Even then, sources said, the debut of ABS in the big leagues is no inevitability — and seeing it in the major leagues in 2024, while not completely ruled out yet, is unlikely. MLB would need to get the umpires onboard, and while they don’t have veto power — their collective-bargaining agreement says MLB needs to prove the system is more accurate at calling balls and strikes than umps — their support for a system about which they’re deeply skeptical is imperative. Further, the league would need to convince owners that now is the proper time to implement the rule — to make another profound change to the game a year after introducing the pitch clock. Taking ABS to the league-and-union-run competition committee that vets new rules before testing any sort of strike-zone modifications would likely be premature.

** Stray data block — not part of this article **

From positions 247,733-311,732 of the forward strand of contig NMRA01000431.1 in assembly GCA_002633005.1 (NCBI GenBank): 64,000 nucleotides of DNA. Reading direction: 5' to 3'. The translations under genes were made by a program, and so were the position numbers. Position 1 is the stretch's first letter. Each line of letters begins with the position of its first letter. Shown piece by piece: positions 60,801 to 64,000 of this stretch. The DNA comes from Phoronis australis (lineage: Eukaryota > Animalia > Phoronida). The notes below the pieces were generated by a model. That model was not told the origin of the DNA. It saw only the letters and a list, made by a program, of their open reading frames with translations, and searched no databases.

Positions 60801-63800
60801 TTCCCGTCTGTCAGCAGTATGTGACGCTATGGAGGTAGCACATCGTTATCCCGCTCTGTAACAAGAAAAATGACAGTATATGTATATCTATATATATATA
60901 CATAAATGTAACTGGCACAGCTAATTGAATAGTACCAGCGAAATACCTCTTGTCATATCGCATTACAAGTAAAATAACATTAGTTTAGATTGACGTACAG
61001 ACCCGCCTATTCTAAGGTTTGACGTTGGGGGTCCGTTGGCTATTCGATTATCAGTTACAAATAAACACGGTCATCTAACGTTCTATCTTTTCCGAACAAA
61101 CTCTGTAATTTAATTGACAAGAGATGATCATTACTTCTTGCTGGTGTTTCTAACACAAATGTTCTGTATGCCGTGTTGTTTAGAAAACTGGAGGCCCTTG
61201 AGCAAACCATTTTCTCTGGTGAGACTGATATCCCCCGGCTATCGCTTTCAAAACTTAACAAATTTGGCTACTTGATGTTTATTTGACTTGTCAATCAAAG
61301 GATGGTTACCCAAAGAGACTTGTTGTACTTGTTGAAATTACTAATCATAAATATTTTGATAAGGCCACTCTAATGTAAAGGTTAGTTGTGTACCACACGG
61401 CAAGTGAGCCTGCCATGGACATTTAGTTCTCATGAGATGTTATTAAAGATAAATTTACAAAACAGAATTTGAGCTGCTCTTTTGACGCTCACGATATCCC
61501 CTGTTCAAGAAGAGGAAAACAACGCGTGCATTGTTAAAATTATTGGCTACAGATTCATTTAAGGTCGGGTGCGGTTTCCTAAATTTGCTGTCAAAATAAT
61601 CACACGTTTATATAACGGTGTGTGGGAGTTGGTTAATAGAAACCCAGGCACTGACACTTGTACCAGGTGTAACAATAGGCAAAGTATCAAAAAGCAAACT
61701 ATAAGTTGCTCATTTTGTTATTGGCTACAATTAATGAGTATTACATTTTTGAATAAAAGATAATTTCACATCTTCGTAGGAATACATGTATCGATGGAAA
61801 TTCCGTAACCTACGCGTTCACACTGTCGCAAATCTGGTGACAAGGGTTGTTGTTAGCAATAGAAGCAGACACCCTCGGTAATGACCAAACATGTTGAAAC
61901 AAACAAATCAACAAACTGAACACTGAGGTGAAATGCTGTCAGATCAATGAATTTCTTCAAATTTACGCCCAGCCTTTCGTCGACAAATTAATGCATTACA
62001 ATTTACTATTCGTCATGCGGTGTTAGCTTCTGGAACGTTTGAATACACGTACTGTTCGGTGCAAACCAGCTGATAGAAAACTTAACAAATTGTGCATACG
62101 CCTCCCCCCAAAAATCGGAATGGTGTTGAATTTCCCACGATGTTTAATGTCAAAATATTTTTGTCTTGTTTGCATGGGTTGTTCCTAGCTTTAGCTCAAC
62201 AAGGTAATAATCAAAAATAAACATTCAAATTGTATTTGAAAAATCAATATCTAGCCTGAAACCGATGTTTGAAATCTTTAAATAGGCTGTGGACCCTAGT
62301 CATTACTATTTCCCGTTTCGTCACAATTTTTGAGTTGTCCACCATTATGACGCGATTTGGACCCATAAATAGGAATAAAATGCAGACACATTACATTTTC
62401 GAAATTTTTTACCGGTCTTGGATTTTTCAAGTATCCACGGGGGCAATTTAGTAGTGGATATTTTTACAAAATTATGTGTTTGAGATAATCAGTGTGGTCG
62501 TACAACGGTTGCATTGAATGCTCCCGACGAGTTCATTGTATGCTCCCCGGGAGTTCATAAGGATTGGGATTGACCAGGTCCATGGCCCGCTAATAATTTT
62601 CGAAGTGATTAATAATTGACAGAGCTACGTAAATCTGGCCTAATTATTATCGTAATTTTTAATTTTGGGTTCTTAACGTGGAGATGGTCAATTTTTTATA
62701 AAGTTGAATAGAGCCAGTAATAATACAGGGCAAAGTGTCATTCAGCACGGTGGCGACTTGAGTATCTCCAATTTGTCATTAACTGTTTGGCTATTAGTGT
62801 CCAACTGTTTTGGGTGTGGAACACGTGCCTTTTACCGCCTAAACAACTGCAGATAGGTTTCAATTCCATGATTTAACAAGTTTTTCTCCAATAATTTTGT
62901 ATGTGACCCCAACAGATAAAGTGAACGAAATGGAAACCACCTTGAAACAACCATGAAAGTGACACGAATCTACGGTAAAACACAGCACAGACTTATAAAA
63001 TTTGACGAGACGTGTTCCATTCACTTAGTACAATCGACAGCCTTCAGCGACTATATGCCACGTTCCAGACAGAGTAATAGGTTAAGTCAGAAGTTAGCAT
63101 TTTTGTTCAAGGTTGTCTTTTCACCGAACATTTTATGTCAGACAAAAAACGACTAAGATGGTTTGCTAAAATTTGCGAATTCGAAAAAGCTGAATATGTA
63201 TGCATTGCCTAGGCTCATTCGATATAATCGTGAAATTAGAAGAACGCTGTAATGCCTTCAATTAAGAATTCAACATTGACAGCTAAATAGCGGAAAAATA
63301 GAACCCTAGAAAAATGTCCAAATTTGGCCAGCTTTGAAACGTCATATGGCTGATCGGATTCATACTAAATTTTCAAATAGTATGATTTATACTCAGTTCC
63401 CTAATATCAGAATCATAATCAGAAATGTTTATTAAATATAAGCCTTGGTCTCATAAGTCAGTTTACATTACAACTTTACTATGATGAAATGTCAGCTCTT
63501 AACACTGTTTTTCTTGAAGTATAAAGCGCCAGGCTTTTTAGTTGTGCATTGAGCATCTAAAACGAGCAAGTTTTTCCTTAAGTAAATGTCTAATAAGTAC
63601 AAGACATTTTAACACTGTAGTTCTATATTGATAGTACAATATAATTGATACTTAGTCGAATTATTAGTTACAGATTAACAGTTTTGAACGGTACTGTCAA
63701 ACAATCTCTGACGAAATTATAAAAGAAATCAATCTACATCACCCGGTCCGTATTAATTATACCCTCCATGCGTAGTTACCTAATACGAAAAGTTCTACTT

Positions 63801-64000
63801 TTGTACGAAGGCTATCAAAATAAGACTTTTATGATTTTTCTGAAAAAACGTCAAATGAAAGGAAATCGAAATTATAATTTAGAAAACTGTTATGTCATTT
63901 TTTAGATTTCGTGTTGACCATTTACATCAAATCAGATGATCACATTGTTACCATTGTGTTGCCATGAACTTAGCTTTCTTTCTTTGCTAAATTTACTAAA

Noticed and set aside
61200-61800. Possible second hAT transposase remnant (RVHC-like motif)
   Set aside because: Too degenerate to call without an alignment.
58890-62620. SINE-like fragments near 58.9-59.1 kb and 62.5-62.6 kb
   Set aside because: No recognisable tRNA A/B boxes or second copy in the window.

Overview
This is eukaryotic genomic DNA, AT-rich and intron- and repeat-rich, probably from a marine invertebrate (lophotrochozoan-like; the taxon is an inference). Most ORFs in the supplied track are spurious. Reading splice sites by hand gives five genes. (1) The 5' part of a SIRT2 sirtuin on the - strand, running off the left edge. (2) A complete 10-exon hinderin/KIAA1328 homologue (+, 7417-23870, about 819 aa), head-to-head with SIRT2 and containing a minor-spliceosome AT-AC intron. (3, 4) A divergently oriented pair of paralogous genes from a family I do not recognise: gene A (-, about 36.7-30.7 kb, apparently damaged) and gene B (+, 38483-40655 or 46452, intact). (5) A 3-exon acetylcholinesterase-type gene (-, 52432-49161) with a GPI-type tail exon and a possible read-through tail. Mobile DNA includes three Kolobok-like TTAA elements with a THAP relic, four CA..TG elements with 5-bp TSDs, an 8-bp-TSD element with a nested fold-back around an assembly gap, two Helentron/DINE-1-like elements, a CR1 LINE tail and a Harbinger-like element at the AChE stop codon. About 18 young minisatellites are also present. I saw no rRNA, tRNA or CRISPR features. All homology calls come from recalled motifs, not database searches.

“Before we discuss with the Joint Competition Committee whether to bring ABS to the big leagues, we need to settle on a strike zone and a format that improves the game for fans,” said Morgan Sword, MLB’s executive vice president of baseball operations. “We are using it across Triple-A this year in hopes of answering those questions with the help of players, coaches and umpires.”
Over the next four months, hundreds of thousands of pitches will be thrown at Triple-A — about half in the full ABS system and half in ABS challenge — and the data set will grow. Players will get savvier with their challenges and ideas for a new zone will germinate — could it be oval-shaped to get rid of tough-to-barrel pitches in the corners, one person wondered — and the strengths and weaknesses of both ABS systems will reveal themselves. And that very basic binary — ball or strike? — will remain, at least for now, as it has for a century and a half: perpetually in question.